| 18:00 - 21:15
|Chair:||Paul Johnson Institute for Fiscal Studies|
Royal Society of Arts -
8 John Adam Street
Few taxes divide opinion as strongly as inheritance tax. The majority of people think it unfair even though only 4% have any inheritance tax liability when they die and over 70% of tax is paid by estates worth over £1 million.
This may stem from the fact that the healthy, wealthy and well advised are better placed to organize their affairs to avoid the tax. Many people aspire to wealth levels at which they would end up paying inheritance tax but do not see themselves as rich enough to be involved in family wealth planning around it. All this lends it the air of a tax on aspiration.
As concerns over inequality grow, would it be feasible for the UK to seek to raise more in inheritance tax from the very wealthy? Are there other more effective and less unpopular ways of taxing transfers of wealth on death? Why does the current system raise so little, especially given the sound and fury it provokes? And does Ireland offer lessons for the UK? Join us for a panel discussion on these questions, with speakers:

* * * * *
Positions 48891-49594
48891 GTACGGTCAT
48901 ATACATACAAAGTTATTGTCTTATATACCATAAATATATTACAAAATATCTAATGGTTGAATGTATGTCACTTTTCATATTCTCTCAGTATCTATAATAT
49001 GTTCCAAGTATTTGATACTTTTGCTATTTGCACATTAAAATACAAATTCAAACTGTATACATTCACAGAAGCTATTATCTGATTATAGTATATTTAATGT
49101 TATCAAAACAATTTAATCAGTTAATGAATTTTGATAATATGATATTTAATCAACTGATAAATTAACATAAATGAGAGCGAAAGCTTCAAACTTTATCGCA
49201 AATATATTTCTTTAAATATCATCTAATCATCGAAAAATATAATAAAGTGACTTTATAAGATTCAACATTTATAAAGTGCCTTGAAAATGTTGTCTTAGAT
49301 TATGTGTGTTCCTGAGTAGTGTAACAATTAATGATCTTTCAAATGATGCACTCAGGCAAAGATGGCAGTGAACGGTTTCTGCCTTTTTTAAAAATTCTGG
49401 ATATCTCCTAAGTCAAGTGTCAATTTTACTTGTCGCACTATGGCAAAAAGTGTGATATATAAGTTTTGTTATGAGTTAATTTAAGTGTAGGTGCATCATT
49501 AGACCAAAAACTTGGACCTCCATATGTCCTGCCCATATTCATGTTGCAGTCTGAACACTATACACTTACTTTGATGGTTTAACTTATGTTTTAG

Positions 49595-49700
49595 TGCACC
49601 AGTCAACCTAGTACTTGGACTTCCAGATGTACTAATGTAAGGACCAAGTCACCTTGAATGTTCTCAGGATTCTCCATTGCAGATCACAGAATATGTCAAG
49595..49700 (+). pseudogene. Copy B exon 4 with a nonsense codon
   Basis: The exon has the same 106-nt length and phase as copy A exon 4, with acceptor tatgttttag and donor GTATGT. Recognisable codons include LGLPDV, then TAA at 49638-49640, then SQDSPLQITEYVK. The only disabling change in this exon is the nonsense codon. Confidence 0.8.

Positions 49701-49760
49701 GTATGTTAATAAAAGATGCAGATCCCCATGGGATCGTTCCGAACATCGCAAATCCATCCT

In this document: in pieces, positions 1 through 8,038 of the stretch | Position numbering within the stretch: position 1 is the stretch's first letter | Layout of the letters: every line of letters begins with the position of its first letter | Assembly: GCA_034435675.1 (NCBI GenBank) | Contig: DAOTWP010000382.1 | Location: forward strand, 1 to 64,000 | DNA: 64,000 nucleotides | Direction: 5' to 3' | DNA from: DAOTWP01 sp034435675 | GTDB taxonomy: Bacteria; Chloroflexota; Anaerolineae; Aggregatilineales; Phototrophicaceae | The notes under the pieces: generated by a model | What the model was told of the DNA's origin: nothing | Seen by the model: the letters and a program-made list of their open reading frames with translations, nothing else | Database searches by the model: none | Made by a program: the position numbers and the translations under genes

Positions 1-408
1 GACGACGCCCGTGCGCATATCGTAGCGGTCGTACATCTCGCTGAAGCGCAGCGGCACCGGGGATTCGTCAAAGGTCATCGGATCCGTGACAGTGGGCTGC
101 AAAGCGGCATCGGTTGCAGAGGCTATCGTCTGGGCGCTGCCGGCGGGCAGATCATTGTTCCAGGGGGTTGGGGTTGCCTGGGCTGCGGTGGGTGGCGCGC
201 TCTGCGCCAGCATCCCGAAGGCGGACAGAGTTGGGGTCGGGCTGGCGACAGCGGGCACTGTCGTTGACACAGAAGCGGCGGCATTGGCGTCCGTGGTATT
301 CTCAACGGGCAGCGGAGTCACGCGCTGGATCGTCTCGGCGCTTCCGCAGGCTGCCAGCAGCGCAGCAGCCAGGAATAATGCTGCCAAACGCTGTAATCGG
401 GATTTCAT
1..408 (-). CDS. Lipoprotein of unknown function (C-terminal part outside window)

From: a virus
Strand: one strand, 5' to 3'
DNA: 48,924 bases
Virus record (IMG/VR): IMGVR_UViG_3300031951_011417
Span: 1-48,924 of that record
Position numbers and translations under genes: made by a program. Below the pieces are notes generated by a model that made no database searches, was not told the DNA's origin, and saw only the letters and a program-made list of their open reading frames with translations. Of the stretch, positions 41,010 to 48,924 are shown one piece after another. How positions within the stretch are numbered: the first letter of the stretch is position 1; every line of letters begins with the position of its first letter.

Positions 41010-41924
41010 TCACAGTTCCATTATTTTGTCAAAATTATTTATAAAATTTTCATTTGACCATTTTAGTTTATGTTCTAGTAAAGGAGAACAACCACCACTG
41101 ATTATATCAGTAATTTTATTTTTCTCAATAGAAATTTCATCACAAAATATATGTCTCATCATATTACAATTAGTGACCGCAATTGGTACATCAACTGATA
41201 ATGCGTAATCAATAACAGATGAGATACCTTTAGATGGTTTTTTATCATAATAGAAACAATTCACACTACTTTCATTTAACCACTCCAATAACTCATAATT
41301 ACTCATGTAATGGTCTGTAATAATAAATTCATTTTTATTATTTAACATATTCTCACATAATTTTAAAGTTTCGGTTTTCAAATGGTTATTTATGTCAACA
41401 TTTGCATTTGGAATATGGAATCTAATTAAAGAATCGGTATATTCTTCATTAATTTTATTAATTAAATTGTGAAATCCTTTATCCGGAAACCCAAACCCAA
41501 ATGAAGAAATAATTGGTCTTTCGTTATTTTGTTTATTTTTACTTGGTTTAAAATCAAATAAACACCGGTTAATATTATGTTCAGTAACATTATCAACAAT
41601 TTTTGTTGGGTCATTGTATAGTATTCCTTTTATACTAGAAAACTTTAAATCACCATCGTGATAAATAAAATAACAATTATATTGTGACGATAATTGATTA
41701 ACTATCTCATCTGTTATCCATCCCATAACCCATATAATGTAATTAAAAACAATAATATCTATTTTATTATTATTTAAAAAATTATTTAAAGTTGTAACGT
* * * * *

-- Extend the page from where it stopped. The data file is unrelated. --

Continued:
Emma Chamberlain OBE, Barrister at Pump Court Tax Chambers, CIOT Council Member, and co-author of chapter in the Mirrlees Review on taxation of wealth and wealth transfers.
Kieran Twomey, Founding Director, Twomey Moran, and Council Member, Irish Tax Institute.
The debate will be introduced by John Cullinane, Tax Policy Director, Chartered Institute of Taxation and chaired by Paul Johnson, Director, Institute for Fiscal Studies, who will also provide some background analysis.
The debate will conclude by 20:00 and will be followed by a drinks reception. This event is free to attend but must be registered for.
This is the tenth in a series of lectures and debates being organised by the CIOT and the IFS to promote debate among policy-makers, opinion-formers and the wider tax and economics communities on the future of the UK and international tax systems.
If you have any questions about this event, please contact Karina Pomeranceva at firstname.lastname@example.org.